can provide a useful composite for determining whether a candidate 
should be appointed.
    (5) From paragraph (e)(2) of the Privacy Act (5 U.S.C. 552a) 
(collection directly from the individual) because application of this 
provision would alert the subject of a counterterrorism investigation, 
study, or analysis to that fact, permitting the subject to frustrate or 
impede the activity. Counterterrorism investigations necessarily rely 
on information obtained from third parties rather than information 
furnished by subjects themselves.
    (6) From paragraph (e)(3) of the Privacy Act (5 U.S.C. 552a) 
(provide Privacy Act Statement to subjects furnishing information) 
because the system is exempted from requirements in paragraph (e)(2) of 
the Privacy Act to collect information directly from the subject.
    (7) From paragraphs (e)(4)(G) and (H) of the Privacy Act (5 U.S.C. 
552a) (publication of procedures for notifying subjects of the 
existence of records about them and how they may access records and 
contest contents) because the system is exempted from provisions in 
paragraph (d) of the Privacy Act (5 U.S.C. 552a) regarding access and 
amendment, and from the requirement in paragraph (f) of the Privacy Act 
to promulgate agency rules for notification, access, and amendment.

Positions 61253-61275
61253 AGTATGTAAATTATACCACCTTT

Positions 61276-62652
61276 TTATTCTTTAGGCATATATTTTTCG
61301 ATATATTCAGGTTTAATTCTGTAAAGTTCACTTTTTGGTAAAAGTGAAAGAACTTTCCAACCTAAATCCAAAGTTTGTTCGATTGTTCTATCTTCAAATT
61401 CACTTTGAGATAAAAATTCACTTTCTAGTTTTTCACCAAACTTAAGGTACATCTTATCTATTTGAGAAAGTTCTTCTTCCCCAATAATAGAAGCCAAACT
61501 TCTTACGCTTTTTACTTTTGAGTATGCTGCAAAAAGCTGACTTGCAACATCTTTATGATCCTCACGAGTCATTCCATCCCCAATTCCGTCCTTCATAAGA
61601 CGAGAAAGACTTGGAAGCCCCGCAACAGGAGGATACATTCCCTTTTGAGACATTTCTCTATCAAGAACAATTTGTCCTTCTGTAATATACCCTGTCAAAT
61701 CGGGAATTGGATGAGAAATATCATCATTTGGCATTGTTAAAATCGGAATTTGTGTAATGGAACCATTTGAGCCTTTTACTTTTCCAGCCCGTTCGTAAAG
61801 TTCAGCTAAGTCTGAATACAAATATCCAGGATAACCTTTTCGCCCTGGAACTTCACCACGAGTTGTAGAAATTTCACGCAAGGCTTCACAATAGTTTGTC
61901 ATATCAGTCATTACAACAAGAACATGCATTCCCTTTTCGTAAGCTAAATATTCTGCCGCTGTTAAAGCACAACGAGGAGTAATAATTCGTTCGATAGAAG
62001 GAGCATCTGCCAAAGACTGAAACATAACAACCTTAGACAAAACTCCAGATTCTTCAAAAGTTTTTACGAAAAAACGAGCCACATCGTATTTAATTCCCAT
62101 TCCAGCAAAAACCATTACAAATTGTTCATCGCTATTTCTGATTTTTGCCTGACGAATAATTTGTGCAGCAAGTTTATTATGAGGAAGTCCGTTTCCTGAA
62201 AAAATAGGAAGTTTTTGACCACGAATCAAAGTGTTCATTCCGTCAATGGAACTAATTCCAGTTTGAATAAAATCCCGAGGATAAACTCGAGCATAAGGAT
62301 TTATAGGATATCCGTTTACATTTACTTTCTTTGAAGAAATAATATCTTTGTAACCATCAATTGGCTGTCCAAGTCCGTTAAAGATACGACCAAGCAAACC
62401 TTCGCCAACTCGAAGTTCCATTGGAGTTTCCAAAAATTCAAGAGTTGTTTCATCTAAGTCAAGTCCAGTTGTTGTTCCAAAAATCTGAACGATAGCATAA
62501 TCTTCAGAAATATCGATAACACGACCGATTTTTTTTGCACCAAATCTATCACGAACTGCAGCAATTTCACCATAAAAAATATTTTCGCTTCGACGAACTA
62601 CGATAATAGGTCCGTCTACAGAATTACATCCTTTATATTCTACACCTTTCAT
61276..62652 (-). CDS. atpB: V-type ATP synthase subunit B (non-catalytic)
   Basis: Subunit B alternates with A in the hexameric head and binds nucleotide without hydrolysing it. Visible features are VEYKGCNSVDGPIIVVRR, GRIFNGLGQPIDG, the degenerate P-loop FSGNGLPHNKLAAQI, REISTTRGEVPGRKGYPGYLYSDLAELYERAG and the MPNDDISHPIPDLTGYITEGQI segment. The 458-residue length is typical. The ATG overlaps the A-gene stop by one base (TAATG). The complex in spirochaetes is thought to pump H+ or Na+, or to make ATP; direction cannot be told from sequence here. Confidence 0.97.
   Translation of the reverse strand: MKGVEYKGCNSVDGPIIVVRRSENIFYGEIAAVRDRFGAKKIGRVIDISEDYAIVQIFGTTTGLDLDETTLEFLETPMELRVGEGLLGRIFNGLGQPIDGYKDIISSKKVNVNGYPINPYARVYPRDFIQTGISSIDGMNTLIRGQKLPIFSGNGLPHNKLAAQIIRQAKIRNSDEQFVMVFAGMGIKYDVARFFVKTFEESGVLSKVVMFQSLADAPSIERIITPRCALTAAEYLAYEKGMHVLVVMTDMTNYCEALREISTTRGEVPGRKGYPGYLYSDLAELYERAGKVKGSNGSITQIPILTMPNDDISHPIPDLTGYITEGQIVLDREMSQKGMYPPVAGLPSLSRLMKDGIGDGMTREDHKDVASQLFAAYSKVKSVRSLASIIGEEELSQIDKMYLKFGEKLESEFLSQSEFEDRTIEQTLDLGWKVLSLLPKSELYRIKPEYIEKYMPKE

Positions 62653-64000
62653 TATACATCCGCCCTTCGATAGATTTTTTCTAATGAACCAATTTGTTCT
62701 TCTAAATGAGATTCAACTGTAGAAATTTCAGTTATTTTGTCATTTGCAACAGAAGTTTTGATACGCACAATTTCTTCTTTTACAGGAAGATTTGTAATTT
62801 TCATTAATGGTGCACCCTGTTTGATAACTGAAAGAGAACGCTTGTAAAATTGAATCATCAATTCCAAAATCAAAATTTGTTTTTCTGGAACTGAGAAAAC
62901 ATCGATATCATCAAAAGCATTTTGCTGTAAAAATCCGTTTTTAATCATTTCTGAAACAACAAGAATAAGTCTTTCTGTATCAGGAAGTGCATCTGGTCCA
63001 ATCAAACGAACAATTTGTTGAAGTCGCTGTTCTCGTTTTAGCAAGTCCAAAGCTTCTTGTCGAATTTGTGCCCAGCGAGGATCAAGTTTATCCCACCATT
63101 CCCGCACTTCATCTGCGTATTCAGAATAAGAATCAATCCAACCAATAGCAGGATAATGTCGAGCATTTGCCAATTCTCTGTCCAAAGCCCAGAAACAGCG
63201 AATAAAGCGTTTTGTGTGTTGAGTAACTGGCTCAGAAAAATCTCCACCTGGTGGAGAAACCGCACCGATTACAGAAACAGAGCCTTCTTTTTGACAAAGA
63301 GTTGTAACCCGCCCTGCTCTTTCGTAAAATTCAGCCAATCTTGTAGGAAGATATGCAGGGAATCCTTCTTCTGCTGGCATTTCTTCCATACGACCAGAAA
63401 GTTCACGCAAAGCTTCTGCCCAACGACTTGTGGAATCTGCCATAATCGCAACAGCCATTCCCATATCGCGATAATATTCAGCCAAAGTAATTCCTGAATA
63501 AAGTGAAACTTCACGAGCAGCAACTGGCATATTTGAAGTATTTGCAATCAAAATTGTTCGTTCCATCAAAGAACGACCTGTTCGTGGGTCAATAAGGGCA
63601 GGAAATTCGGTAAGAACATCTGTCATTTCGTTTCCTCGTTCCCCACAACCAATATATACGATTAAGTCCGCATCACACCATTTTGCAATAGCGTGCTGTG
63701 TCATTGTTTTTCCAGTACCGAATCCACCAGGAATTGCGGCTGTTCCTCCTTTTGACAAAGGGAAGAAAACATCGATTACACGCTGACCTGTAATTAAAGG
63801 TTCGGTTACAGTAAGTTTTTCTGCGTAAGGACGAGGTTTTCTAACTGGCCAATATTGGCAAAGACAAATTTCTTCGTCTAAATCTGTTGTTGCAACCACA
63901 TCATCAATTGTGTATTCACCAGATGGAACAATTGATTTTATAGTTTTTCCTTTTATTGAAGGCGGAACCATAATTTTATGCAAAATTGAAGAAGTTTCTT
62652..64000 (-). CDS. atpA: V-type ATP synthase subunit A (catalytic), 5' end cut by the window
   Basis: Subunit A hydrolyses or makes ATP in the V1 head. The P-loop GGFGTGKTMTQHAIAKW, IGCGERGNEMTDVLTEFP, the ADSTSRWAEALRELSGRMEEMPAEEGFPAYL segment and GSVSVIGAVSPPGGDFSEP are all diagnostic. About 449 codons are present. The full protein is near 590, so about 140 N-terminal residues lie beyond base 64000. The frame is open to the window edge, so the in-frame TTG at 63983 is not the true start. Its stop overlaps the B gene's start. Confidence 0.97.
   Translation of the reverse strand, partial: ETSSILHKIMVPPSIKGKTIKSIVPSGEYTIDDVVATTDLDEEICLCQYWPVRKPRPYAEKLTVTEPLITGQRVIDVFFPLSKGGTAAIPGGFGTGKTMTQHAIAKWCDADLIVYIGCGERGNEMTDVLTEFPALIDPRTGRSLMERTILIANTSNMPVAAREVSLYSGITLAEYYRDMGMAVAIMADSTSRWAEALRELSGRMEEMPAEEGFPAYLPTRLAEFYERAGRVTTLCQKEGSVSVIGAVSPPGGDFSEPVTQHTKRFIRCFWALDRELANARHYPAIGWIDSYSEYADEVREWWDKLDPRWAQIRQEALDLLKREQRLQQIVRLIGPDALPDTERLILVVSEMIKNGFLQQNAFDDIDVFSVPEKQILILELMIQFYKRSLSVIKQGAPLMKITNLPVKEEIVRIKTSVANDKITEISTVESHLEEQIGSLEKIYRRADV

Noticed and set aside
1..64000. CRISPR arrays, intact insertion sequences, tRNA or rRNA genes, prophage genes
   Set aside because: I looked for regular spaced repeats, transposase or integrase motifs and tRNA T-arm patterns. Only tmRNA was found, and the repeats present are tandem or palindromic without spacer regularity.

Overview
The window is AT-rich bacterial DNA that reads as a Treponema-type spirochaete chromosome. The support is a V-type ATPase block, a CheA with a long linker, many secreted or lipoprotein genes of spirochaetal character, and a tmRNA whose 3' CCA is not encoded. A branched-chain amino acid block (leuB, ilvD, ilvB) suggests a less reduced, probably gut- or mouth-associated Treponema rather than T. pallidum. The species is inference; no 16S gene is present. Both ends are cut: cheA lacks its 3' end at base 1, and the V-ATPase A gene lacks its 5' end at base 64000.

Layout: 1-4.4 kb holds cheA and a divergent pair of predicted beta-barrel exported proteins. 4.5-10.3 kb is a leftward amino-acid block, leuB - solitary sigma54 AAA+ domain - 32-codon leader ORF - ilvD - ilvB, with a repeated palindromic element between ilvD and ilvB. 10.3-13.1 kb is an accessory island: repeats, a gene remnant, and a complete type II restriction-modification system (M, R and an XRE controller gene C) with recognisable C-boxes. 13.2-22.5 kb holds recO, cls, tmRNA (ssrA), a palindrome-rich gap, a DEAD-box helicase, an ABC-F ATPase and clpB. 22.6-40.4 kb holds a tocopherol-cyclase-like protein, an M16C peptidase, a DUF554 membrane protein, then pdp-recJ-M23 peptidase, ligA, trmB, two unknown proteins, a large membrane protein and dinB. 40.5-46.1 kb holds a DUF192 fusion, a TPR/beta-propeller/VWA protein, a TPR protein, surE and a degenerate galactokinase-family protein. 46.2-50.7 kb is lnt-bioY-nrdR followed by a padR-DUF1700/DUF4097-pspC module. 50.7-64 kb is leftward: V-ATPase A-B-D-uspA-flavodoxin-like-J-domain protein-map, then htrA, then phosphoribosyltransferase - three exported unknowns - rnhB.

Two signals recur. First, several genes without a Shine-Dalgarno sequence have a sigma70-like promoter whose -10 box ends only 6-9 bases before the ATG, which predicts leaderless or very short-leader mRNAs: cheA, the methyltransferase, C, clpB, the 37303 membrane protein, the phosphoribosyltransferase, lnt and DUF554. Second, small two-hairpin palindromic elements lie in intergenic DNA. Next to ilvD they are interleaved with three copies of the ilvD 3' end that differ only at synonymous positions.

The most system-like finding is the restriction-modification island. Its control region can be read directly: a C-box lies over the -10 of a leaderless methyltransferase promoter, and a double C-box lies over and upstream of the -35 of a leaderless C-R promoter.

Nevertheless, ODNI has published notice concerning notification, 
access, and contest procedures because it may in certain circumstances 
determine it appropriate to provide subjects access to all or a portion 
of the records about them in a system of records.
    (8) From paragraph (e)(4)(I) of the Privacy Act (5 U.S.C. 552a) 
(identifying sources of records in the system of records) because 
identifying sources could result in disclosure of properly classified 
national defense or foreign policy information, intelligence sources 
and methods, and investigatory techniques and procedures. 
Notwithstanding its exemption from this requirement, ODNI identifies 
record sources in broad categories sufficient to provide general notice 
of the origins of the information it maintains in its systems of 
records.
    (9) From paragraph (e)(5) of the Privacy Act (5 U.S.C. 552a) 
(maintain timely, accurate, complete and up-to-date records) because 
many of the records in the system are derived from other domestic and 
foreign agency record systems over which ODNI exercises no control. In 
addition, in collecting information for counterterrorism, intelligence, 
and law enforcement purposes, it is not possible to determine in 
advance what information is accurate, relevant, timely, and complete. 
With the passage of time and the development of additional facts and 
circumstances, seemingly irrelevant or dated information may acquire 
significance. The restrictions imposed by paragraph (e)(5) of the 
Privacy Act (5 U.S.C. 552a) would limit the ability of intelligence 
analysts to exercise judgment in conducting investigations and impede 
development of intelligence necessary for effective counterterrorism 
and law enforcement efforts.
    (10) From paragraph (e)(8) of the Privacy Act (5 U.S.C. 552a) 
(notice of compelled disclosures) because requiring individual notice 
of legally compelled disclosure poses an impossible administrative 
burden and could alert subjects of counterterrorism, law enforcement, 
or intelligence investigations to the previously unknown fact of those 
investigations.
    (11) From paragraph (e)(12) of the Privacy Act (public notice of 
matching activity) because, to the extent such activities are not